The word Trafalgar, as in Trafalgar Square is actually of Arabic origin. The Battle of Trafalgar took place in 1805 off the south coast of Spain near Cabo de Trafalgar (Cape Trafalgar) which was itself taken from the Arabic ‘Taraf-al-ghar’ which has a number of possible meanings, one being rocky outcrop.
The Heron Tower on Bishopsgate has in its lobby the largest privately owned aquarium in the UK. The aquarium holds 70,000 litres of water and over 60 species of fish.
Houndsditch is a street in the City of London and is so called because (according to Elizabethan historian John Stow at least) it was once a ditch that ran along the outside of the old city wall and Londoners literally used to throw dead dogs over the wall in to the ditch. Houndsditch.
St Paul’s cathedral completed in 1711 is 365ft tall. Architect Christopher Wren who designed it was at the time professor of Astronomy at Oxford University and it represents each day of the year. He liked doing stuff like that.
If it’s sunny, at certain times of day, the shadows cast by Westminster Bridge create penises on the pavement.
There have been pelicans in St James’s Park since 1664 after they were given as a gift to King Charles II from the Russian ambassador. By the 1980s the pelicans had stopped breeding and there was only one left so someone in the UK government wrote to the Russians asking for some more. They duly sent some over and were installed in the park but stories were soon circling that these new pelicans were eating the other birds in the park. The stories were dismissed on account of the fact that pelicans don’t eat other birds, then someone filmed a pelican eating an entire pigeon. It became headline news that those pesky Russians had deliberately sent over killer pelicans to ruin our park.
Egyptologist and archaeologist Sir William Matthew Flinders Petrie (born 1853) was a Hampstead resident. In 1933 he moved with his wife to Jerusalem where he died in 1942. For some reason Petrie had made provision for his head to be returned to the Royal College of Surgeons in London, but as there was a war on, it wasn’t top of anyone’s ‘to do’ list. Eventually, Petrie’s head made it back but at some point the label fell off and it spent many years languishing on a shelf in the Royal College of Surgeons with no one knowing who’s head it was.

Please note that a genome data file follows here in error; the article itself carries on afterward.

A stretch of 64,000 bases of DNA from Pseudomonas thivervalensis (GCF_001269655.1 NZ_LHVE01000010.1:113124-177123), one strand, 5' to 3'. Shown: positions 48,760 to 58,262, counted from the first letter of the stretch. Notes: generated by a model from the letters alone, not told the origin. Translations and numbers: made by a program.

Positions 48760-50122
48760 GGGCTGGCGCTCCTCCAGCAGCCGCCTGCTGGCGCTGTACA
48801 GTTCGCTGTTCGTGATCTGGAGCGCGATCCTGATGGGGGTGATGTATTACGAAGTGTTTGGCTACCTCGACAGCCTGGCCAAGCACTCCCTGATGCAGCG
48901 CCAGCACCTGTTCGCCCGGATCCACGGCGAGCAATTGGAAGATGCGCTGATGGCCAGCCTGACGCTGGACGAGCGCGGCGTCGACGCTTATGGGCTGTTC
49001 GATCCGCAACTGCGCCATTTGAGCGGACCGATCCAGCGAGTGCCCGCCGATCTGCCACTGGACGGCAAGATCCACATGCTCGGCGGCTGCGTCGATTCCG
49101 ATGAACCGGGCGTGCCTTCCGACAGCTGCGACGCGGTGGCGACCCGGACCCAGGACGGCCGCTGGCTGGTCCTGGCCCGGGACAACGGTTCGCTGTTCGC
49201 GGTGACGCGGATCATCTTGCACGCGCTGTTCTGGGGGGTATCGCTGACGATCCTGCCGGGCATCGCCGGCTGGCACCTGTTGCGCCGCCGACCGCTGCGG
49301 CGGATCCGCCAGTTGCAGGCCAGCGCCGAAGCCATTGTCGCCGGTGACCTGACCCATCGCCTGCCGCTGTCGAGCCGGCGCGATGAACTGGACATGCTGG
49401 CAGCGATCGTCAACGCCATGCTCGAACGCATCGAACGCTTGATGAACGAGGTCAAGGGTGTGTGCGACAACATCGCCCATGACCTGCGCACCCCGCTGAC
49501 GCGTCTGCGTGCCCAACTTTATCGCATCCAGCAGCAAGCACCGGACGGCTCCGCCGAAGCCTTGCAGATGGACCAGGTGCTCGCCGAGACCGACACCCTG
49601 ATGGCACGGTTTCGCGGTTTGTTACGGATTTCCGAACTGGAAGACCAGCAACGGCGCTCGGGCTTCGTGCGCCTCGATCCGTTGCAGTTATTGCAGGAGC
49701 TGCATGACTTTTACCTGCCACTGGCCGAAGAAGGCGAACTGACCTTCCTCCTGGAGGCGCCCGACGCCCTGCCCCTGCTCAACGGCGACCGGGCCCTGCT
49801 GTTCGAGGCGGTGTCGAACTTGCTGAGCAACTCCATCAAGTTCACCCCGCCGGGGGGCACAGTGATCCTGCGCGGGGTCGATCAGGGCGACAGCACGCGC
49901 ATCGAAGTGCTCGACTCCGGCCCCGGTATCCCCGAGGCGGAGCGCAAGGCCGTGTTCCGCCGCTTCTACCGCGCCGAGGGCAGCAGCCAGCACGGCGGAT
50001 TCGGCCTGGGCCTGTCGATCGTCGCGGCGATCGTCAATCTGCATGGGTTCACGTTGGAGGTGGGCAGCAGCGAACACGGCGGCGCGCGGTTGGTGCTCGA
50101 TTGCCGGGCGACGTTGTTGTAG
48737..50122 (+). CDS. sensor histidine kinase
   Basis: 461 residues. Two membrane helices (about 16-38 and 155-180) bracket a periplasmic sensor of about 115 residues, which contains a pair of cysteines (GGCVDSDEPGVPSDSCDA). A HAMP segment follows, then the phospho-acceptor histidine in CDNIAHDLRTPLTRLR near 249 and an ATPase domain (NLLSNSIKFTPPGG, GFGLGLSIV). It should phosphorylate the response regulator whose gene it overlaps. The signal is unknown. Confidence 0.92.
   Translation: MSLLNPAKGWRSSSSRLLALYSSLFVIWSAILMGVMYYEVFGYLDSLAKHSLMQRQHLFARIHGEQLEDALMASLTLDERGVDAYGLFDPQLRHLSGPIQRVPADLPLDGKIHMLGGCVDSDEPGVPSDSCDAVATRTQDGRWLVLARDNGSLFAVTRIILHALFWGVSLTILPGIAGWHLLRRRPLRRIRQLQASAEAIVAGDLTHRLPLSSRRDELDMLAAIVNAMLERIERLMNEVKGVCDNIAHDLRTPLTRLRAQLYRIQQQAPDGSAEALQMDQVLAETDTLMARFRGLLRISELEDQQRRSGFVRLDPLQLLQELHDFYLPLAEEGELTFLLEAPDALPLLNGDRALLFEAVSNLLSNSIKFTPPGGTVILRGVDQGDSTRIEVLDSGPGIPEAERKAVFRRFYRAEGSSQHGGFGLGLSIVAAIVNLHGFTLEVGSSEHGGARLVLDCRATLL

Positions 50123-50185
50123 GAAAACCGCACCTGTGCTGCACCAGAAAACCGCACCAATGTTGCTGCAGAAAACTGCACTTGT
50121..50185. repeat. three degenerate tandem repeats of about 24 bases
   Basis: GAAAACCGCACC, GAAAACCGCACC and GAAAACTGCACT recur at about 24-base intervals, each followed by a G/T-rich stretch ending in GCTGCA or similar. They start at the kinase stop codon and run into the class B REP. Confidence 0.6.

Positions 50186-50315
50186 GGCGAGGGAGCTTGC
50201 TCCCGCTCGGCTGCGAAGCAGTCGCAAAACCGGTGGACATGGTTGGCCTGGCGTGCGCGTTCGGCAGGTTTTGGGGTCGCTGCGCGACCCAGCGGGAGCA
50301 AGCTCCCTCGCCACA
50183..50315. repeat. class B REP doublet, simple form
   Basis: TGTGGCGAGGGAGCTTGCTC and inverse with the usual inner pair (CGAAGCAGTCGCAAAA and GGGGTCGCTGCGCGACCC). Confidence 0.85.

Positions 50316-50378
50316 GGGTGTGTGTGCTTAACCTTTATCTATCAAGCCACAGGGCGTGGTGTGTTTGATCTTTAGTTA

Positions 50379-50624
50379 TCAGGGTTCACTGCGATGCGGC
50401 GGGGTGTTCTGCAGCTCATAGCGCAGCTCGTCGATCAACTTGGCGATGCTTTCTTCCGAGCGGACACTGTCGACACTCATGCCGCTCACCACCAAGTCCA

Happily, Petrie’s head has now been identified.
The other evening, I was driving around Sydenham in south east London, and took a wrong turning. I pulled in to an access point which opened in to what looked like a small estate of modest 1970s housing so I could reverse out. In front of me, quite incongruously was what looked like a large stone monument, so obviously I got out for a closer look.
It turned out to be the spire of a long gone church that once stood in the City of London and had been built by none other than Christopher Wren.
Sir Christopher Wren is a name that pops up regularly on my walks. During the Great Fire of London in 1666, 87 churches were destroyed within the City of London, a small area, known today as ‘the square mile’. Wren, professor of astronomy at Oxford university at the time was responsible for overseeing the rebuilding of 51 of these churches; his most famous being St Paul’s cathedral, where he is also buried. Another famous spire of his is that of St Bride's church, said to have inspired the modern day wedding cake, which we pass on my regular Saturday morning 'pay what you want' London walking tour.
A few of these churches were demolished during the Victorian period, and most of the remainder were destroyed during the bombing of WW2, although a large number were restored. So how did the spire of one of Wren’s City churches end up in the middle of a housing estate in Sydenham?
The spire once belonged to a church called St Antholin’s which was completed in 1682 and stood on Budge Row, a street that no longer exists, just off Watling Street. It’s where the current New Change shopping centre now stands, literally a stone’s throw from St Paul’s cathedral. The spire was apparently damaged in 1829 and bought for £5 by a guy called Robert Harrild who had made his fortune by inventing a new bit of machinery used in the Fleet Street printing presses. He had the spire transported to his manor house, Round Hill House, in Sydenham and re-erected in his garden.
St Antholin’s church was demolished in 1875, and in the 1930s, Robert Harrild’s house became a social club, until it too was demolished in the 1960s. A housing estate was built on the site, but somehow Wren’s spire seems to have stayed where it was. Up until three years ago the spire was in a pretty dilapidated state, but has been restored by the Heritage of London Trust and the L&Q Housing Association.